At MCCC we work with so many adolescents and their parents at the later stages of parenting. But since we know that ALL aspects of mental health are connected and related, we wanted to bring attention to the earlier life stage of parenting. What happens for parents in the early stages of parenthood is impactful throughout the entire life span. So back in October we hosted an amazing conversation with perinatal mental specialist Joanna Strait, LISCW/LCSW-C. Watch it here or read all of the highlights below!
For those not familiar with the DEARMAN DBT skill, it lives in the Interpersonal Effectiveness module. It is used to ask skillfully for what you want or need in such a way that increases the likelihood that the want or need is met.
Parenting can be the hardest role that we have, especially as the manual seems to have been misplaced while we’re left trying to gut it out day by day. There seems to be an expectation that as we’ve been there before that we’ll have the ability, knowledge and skills to help our children through the aging process. We are all doing the best we can given the circumstances. So… what do we do when that doesn't seem to be enough?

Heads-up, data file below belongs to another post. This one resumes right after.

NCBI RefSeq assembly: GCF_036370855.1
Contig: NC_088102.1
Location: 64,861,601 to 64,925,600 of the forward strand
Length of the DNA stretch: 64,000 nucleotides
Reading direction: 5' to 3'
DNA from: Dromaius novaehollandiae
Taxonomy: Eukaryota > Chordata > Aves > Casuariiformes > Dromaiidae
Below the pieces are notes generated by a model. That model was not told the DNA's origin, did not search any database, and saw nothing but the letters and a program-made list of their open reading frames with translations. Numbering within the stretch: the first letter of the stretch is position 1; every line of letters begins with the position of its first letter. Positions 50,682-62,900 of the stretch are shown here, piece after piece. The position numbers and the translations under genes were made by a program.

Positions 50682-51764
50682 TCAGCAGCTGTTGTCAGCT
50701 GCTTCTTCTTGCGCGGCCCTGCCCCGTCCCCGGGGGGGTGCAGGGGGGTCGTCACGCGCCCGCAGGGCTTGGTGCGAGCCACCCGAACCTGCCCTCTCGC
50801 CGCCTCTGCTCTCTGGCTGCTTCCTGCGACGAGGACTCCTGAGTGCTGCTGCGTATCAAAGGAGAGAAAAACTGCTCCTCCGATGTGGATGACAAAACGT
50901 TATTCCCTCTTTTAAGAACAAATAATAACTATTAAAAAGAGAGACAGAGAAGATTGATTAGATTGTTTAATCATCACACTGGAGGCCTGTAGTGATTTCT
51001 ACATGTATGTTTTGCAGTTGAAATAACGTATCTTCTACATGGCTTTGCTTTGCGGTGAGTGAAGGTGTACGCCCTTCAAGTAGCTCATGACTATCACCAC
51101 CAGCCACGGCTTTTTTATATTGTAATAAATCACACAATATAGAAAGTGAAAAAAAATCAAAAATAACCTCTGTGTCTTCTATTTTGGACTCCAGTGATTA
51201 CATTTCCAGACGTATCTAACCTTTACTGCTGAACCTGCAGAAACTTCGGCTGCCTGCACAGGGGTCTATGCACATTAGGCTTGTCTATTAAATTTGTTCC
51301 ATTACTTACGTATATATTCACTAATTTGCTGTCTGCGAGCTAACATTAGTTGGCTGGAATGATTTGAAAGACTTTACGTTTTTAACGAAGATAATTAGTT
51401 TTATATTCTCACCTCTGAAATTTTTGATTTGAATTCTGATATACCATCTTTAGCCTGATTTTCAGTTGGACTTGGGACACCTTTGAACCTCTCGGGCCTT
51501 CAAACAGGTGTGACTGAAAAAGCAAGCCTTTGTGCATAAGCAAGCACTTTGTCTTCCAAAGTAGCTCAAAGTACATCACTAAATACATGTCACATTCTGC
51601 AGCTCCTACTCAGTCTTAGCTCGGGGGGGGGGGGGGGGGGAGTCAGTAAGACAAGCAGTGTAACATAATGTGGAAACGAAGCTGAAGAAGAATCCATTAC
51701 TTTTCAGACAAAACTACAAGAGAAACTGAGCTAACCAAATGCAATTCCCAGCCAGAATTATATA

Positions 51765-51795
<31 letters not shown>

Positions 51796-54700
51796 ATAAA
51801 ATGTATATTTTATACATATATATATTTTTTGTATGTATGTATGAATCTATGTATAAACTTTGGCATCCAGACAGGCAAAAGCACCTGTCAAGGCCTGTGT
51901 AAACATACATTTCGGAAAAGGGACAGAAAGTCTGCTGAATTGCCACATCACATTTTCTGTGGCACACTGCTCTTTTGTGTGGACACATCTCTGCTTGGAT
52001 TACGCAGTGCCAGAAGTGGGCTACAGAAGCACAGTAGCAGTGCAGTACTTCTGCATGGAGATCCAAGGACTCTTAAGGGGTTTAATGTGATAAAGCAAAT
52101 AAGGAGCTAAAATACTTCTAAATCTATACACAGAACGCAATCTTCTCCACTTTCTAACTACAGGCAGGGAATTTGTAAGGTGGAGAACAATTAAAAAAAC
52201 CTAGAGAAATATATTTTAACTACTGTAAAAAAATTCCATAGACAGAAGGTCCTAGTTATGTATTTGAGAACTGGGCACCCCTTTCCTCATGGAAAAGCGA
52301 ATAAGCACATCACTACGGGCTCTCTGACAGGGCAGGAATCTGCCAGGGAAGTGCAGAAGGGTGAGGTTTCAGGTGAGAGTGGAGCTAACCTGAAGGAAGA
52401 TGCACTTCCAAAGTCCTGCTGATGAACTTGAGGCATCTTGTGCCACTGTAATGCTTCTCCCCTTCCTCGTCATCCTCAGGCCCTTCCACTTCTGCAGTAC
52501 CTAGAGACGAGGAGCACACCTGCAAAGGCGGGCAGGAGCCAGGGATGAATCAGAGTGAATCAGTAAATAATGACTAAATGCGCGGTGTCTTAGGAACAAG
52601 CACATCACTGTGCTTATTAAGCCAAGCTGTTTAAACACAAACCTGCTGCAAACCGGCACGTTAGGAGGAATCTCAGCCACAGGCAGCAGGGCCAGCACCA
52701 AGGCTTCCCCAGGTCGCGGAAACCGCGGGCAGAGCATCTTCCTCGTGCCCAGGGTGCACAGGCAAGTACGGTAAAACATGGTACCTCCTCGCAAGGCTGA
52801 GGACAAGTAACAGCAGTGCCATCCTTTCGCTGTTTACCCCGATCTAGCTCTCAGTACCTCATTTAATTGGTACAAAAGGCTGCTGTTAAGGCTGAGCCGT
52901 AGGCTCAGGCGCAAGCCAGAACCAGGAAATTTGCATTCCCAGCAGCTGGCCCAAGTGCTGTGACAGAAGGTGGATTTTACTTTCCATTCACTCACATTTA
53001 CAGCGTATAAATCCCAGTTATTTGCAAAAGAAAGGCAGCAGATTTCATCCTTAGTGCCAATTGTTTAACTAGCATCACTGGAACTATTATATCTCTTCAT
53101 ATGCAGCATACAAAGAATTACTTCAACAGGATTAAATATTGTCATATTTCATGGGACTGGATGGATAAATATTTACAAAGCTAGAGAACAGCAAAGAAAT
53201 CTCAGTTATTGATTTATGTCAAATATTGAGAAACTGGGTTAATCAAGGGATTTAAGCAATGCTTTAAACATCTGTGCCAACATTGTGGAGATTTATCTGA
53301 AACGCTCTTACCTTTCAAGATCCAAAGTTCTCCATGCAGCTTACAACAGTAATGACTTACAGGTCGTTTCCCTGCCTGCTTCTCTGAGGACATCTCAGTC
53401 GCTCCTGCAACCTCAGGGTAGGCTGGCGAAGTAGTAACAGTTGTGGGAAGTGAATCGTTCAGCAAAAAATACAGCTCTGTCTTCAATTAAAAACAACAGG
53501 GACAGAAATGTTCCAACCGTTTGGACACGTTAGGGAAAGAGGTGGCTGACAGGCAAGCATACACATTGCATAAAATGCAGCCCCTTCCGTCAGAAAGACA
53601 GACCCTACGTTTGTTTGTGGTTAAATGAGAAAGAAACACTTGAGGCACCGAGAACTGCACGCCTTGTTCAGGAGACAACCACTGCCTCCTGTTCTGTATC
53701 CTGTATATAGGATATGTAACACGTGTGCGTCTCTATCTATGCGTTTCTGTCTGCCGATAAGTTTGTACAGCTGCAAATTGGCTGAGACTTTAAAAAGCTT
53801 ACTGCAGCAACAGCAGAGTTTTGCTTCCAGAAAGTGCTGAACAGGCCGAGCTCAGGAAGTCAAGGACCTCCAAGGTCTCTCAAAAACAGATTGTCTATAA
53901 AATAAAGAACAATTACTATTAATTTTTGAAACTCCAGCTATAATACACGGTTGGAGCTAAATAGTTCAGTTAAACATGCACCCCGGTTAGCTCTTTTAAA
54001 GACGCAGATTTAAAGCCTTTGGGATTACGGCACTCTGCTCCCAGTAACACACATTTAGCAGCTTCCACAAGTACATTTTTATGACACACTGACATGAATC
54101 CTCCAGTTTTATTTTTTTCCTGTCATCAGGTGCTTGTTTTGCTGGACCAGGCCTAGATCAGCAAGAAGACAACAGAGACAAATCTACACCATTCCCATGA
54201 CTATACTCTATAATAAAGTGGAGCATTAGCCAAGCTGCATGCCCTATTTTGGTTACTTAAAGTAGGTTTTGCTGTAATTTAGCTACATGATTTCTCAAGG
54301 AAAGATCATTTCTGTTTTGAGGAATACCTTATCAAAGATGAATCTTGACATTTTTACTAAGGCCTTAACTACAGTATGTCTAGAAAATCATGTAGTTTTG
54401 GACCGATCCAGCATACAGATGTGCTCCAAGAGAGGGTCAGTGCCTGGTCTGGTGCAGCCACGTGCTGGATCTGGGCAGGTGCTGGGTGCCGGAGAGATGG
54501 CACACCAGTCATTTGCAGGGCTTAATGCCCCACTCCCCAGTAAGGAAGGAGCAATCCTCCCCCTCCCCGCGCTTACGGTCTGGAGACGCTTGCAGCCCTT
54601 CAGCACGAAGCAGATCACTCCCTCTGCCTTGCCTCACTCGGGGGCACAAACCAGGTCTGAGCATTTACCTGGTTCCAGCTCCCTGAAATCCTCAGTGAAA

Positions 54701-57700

Last week, I wrote about all the reasons why you should NOT reach out to your teen's therapist. Or at least not without your teenager present. Now I am here to talk about when you can and should be in communication with your teens therapist without your child involved.
If you are the parent of a teen in therapy, you may have questions about confidentiality with your teen's therapist. Here are the 9 most common reasons why parent's want to reach out to their kids' therapist, why it doesn't work, and the better ways to handle each situation, which is almost always to include your child in the conversation with their therapist. Implementing these tips will help protect confidentiality with your teen's therapist.
Some kiddos start therapy because their parents want it for them. Other times, it's because they have asked for it! Those are rare but special moments and it is very important to take the request seriously. Here's a list of why you should start as soon has your child or teen has asked for therapy!
With COVID-19 throwing college plans for a huge loop, families have been reevaluating plans. Many are anticipating making the difficult decision to have their college student living at home for the semester. Help navigate this tricky time for a smoother semester with these 5 tips for college students living at home because of Covid-19.
There is so much info in this hour long interview that I wanted to break it down so you can jump around to topics you want to hear about! It's not 100% perfect and we covered A LOT but I hope this helps for those wanting to listen in shorter chunks!